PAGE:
Nothing remains of Teypana today, but on the east edge of Socorro County, the ruins of the vast Gran Quivira Pueblo stand as tribute to the great trade culture of the Pueblo Indians. One of three pueblos of the Salinas Missions National Monument, the ruins of Gran Quivira show the excellent masonry of their architecture.

Oñate’s expedition began a century of trade along El Camino Real (the Royal Road). From its early days of caravans bringing missionaries and supplies, the road over its 223-year history connected the New Mexico Territory to Mexico and Spain.

Little parajes (resting places) sprang up along the Rio Grande from Paraje de Fra Cristobal, at the northern end of Jornada del Muerto, to Casa Colorado in the northern end of today’s Socorro County. A bit of the oldest trail in North America can still be traversed along a dirt road section east of Escondida. El Camino Real is beginning to receive the recognition it deserves in history. A visitors center detailing the road’s history opened in the fall of 2005 at the south end of Socorro County, overlooking a section of the historic El Camino Real.

San Miguel Mission, in the City of Socorro, was one of four missions built among the Piro Pueblos during the 1600s. Spanish families surrounded the mission, farming and ranching on land given them in Spanish land grants. During the Pueblo Revolt of 1680, the Teypanas left with the Spaniards, establishing a new community further south. Socorro was not re-founded as a community again until late 1816.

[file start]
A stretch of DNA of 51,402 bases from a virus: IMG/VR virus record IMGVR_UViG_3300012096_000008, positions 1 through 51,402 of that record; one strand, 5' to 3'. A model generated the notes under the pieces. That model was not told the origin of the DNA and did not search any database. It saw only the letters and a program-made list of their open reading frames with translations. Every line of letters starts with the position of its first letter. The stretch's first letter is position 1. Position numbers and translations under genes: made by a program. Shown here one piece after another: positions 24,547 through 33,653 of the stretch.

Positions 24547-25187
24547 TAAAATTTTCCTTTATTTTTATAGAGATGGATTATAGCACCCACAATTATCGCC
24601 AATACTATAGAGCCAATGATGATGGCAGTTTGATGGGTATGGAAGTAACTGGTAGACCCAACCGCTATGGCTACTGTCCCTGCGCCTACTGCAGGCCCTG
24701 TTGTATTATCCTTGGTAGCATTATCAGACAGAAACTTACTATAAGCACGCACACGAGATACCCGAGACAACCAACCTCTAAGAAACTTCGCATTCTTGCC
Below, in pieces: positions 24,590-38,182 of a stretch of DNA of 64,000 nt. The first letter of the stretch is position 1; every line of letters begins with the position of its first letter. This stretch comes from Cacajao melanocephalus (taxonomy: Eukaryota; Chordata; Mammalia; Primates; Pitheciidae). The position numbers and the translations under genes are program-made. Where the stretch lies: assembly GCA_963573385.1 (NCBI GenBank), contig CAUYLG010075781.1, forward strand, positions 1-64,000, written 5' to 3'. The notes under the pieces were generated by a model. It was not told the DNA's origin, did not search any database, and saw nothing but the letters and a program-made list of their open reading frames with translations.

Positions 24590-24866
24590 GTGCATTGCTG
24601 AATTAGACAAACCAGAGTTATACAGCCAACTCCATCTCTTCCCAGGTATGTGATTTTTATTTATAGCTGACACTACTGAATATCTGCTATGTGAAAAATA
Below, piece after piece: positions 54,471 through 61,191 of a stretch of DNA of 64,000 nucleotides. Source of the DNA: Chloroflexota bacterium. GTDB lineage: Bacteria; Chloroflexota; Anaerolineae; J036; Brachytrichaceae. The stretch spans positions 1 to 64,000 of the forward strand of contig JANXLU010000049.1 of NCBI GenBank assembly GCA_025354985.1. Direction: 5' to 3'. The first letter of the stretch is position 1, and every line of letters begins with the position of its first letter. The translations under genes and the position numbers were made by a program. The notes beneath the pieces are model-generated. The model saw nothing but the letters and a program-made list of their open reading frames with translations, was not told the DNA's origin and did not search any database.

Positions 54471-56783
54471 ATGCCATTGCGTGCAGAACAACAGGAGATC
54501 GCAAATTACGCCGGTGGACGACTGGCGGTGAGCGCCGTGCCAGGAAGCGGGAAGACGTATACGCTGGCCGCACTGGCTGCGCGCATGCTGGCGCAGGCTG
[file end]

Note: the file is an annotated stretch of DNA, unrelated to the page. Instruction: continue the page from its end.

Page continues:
In 1854, Fort Craig was built at the north end of Jornada del Muerto, to guard against Apache and Navajo raids and to protect El Camino Real. With the outbreak of the Civil War, the fort remained a Union Army Post.

On February 21, 1862, Confederate troops under General H.H. Sibley engaged the Union Army troops under Colonel R.S. Canby. Confederates won the Battle of Valverde, fought upstream from the fort at the Valverde Crossing. Fort Craig later was home to the Buffalo Soldiers, regiments of Black soldiers who served after the Civil War.